Last but not least, Lara and Von Croy battle it out at the end of the training mission with an obstacle race. The race is timed and can be accessed in either easy or hard difficulty levels. The trick here is that Von Croy, while sharing an identical move range with Lara, can set traps for her, such as closing doors, severing bridges, and other sinister stunts. But all is not good at rthe level's end. Something goes deadly wrong, and Lara is forced to leave Von Croy, believing him to be dead.
According to the Core team, the brains behind the other Tomb Raider titles, the game will star Lara Croft (surprise!) and will take place in the far reaches of Egypt. Unlike last year's difficult and bizarre mix of gameplay levels which, Eidos feels went too far away from the original Tomb Raider, TR: Last Revelation focuses on one locale, Egypt. The attention that is going into the gameplay specifically highlights those elements that made the first game so imaginative and fresh, clever puzzles, intelligent level design, and a better mix of adventure to action. Core emphasizes that it wants "to go back to its roots," making Tomb Raider IV more like the very first game, which received universal applause from critics and gamers alike.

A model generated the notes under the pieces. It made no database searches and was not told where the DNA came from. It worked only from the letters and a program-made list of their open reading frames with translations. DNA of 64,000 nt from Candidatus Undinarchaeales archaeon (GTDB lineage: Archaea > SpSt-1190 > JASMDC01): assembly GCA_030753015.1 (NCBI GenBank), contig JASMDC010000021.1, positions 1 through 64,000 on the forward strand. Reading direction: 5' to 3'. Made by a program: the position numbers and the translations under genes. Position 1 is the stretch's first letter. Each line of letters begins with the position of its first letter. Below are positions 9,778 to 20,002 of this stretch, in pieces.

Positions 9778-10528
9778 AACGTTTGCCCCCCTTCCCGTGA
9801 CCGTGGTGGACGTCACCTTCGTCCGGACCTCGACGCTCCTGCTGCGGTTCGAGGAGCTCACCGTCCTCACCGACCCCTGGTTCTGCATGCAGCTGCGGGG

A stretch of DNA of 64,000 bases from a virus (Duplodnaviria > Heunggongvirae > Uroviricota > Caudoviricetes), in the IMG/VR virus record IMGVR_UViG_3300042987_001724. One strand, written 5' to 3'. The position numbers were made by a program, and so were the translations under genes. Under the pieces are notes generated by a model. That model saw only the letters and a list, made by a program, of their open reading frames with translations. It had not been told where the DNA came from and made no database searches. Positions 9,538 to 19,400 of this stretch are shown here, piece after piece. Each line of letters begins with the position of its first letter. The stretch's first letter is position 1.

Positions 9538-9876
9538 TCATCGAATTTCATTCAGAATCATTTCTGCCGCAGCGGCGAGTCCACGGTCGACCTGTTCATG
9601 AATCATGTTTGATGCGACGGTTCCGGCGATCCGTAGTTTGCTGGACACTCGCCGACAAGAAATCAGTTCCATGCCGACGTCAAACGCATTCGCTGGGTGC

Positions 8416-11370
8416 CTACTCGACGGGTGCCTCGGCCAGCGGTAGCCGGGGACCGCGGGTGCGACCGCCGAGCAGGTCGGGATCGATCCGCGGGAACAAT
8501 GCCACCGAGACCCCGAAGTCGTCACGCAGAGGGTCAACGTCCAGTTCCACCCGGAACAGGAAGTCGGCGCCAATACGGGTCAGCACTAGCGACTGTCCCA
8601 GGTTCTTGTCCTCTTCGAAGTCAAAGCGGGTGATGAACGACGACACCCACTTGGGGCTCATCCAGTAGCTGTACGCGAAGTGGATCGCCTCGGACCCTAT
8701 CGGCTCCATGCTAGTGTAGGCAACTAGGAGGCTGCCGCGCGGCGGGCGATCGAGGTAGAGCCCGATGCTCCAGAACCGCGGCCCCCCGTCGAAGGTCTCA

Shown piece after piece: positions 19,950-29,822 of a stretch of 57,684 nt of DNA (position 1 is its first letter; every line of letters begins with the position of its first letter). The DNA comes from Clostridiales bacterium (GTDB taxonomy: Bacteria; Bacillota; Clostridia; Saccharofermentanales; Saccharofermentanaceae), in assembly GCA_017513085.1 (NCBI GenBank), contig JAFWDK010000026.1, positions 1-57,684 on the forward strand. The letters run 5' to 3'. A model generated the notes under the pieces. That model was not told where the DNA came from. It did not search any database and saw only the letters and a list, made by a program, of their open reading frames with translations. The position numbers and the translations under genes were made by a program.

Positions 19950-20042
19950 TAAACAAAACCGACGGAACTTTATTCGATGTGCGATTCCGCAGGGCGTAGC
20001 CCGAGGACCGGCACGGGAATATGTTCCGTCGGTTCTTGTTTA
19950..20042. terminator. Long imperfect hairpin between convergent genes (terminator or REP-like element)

Core has also said that it has found a new way to program FMV sequences. In-game levels will now seamlessly dissolve into full-motion video cut-scenes, and the load screens have been removed, providing a solution for those PlayStation owners so used to annoying, 20-30 second load screens. Textures have improved as well. Lara's body textures were far more...telling, as soft-skin textures replaced former simple texture-wraps.
In yet another addition, Core redesigned the inventory system. Gamers can not only stock up on items, but now, they can combine them. Core explains that this new feature adds more depth to the game and has increased the difficulty in the game's riddles and puzzles. At least one good example of the new way in which its works is that players can take torches off the walls and use them to light their way through deep, dark caverns. When she doesn't need it anymore, Lara can put it out and stow it away for later use.
Another excellent new addition to the action and puzzle elements of Lara's ongoing adventures is the use of ropes. Lara can now use ropes to swing across ravines, lower to remote areas, and climb up them as well. Additionally, ropes provide for excellent puzzle elements. Look for pulley and winch hints in this new game.
Now to answer the most important question... "Will there be any changes to Lara's look?" Core has completely redesigned Lara's look -- Lara is now naked. We're kidding! Seriously, Core claims that Lara will look better than ever, including smoother skin textures and few new moves. No nude code has been announced. (And probably never will be, sorry kids...)
Tomb Raider: The Last Revelation (which, incidentally, is not called "Tomb Raider IV") is being developed by Core and is scheduled to be released in late November 1999.
=> Return to Articles & Interviews <=